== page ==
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Energy Futures Rise Amid Continued Tensions in the Middle East

September 10, 1996

Energy futures prices rose Tuesday on the New York Mercantile Exchange after reports that Iraq is rebuilding its air defense system and marching troops toward Kuwaiti oil fields.

On other markets, gold futures fell, while soybean futures advanced. The Commodity Research Bureau’s index of 17 commodities rose .50 point to 248.14 points. The energy-weighted Goldman Sachs index rose .55 point to 202.99.

Defying a U.S. warning of further attacks, Iraq is repairing air defense installations damaged in last week’s U.S. raids, administration officials said. Officials also said increased Iraqi military activity was noticed in the South.

Traders do not believe a threat to oil supplies is imminent, but the traders quickly buy crude and petroleum products whenever hostilities arise, said ARB Oil Inc.’s managing director, Gerald Samuels.

Prices ran up on Iraq’s reports that it again had fired three surface-to-air missiles at allied aircraft patrolling the no-fly zone over southern Iraq. Iraq has not claimed any successful strikes, and the U.S. military says it has not detected any such fire.

Tuesday marked the fourth time in five days Iraq has reported shooting at allied planes. Iraqi President Saddam Hussein said last week he would no longer honor the no-fly zones and ordered his forces to shoot at U.S. and allied planes.

New radar units have been attached to the surface-to-air missiles, and the systems may again be able to threaten U.S. aircraft, said a defense official familiar with the details of Iraq’s military.

Heating oil futures rose because reserves continue to be tight and there may be spot shortages this winter if cold weather hits early or is particularly brutal.

Prices also rose after Norway announced its crude production fell 7 percent in August. Norway is the world’s second-largest crude exporter.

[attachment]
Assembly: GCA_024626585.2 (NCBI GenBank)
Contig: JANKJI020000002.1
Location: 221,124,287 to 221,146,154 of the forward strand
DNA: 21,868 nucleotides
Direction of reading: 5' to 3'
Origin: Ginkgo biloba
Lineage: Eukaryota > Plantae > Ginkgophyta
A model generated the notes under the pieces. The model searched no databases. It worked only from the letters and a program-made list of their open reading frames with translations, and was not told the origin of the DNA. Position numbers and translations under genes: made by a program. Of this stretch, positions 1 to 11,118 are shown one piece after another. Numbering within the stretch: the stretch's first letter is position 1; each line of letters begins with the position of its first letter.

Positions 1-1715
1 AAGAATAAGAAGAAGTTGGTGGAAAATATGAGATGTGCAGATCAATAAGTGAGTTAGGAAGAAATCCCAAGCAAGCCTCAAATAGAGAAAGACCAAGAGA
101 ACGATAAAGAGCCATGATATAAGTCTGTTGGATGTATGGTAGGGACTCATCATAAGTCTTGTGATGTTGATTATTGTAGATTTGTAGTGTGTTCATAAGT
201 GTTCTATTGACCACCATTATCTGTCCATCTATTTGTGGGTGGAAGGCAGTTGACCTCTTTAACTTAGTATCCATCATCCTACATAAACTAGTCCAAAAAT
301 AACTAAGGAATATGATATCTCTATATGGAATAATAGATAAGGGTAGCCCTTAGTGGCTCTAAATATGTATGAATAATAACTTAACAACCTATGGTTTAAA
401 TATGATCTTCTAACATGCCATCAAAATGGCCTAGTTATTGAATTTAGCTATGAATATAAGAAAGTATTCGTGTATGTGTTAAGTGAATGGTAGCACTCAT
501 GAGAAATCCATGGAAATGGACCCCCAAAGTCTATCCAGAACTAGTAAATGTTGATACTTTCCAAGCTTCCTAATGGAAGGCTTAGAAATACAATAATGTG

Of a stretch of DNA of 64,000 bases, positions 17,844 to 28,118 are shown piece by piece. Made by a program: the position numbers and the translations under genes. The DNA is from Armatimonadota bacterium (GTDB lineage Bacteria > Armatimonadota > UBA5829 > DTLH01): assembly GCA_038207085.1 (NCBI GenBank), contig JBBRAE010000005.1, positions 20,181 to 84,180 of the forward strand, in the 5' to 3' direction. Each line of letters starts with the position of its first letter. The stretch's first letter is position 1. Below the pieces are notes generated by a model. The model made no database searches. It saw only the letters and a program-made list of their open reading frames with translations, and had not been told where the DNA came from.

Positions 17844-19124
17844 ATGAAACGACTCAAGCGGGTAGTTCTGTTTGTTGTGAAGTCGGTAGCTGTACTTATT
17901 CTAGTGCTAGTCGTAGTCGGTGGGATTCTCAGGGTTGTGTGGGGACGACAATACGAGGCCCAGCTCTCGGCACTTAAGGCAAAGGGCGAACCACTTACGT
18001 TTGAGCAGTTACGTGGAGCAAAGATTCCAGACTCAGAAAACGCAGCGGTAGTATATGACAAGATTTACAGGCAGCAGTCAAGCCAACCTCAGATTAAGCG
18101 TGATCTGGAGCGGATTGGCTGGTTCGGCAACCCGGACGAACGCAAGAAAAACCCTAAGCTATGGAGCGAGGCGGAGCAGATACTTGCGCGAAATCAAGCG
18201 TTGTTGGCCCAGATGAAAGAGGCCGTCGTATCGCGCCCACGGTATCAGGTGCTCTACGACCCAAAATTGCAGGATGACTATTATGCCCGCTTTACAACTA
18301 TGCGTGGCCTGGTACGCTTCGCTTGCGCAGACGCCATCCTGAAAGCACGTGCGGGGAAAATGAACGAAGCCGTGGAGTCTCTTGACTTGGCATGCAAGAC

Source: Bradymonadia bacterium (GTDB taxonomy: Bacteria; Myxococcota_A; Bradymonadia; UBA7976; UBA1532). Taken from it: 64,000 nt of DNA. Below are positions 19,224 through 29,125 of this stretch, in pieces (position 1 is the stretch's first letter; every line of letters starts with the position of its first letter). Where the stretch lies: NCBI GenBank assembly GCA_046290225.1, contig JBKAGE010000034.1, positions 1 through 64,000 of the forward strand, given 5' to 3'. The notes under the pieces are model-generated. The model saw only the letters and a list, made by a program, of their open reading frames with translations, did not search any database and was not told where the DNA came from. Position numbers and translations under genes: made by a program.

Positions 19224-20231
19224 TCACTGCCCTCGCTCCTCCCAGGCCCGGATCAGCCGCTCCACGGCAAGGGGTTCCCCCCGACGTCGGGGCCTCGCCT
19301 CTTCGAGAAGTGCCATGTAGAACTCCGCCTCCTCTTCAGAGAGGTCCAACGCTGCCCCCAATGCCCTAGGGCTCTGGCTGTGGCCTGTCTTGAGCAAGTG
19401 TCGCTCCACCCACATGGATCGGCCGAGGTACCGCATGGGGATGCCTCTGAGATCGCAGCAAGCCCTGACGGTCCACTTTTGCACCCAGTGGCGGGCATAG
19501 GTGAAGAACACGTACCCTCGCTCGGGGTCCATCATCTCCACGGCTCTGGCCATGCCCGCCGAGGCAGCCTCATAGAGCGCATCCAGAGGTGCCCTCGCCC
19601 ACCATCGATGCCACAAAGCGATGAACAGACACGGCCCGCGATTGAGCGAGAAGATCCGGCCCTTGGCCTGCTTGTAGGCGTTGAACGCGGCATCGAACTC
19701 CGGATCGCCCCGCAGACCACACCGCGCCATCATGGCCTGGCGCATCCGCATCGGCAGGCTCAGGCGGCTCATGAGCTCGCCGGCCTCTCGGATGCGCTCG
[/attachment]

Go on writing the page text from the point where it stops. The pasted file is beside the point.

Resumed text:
Light, sweet crude for October delivery rose 39 cents to $24.12 a barrel; October heating oil rose .72 cent to 66.67 cents a gallon; unleaded gasoline rose .76 cent to 64.85 cents a gallon;

Natural gas for October delivery retreated 10.7 cents to $1.791 per 1,000 cubic feet after Hurricane Hortense moved away from platforms in the Caribbean.

Gold futures prices dropped for the tenth consecutive day on the New York Mercantile amid continued speculation that the International Monetary Fund would sell 5 million ounces of its gold to ease the debt of the world’s poorest countries. A Friday meeting is scheduled to discuss the sale.

Gold for December delivery fell 40 cents to $386.80 per troy ounce _ its lowest price in two months.

Soybean futures prices rose on the Chicago Board of Trade after crops didn’t improve last week and cool weather prompted concerns that plants would be vulnerable to frost.

Soybean crops deteriorated 2 percent last week, according to an Agriculture Department report issued late Monday.

The eastern Corn Belt also will see little rain this week and cool temperatures through early next week, according to forecasters. The weather is worrisome because it could mean frost is on the way, which is the last thing underdeveloped plants need. Hot, damp conditions are needed to help plants mature.

``It’s too cold one week and warm and dry the next. It’s not going to add any bushels to the U.S. crop,″ Hjort & Associates marketing advisor Doug Hjort said from Adel, Iowa.

Soybeans for November delivery rose 13 1/4 cents to $8.07 a bushel.

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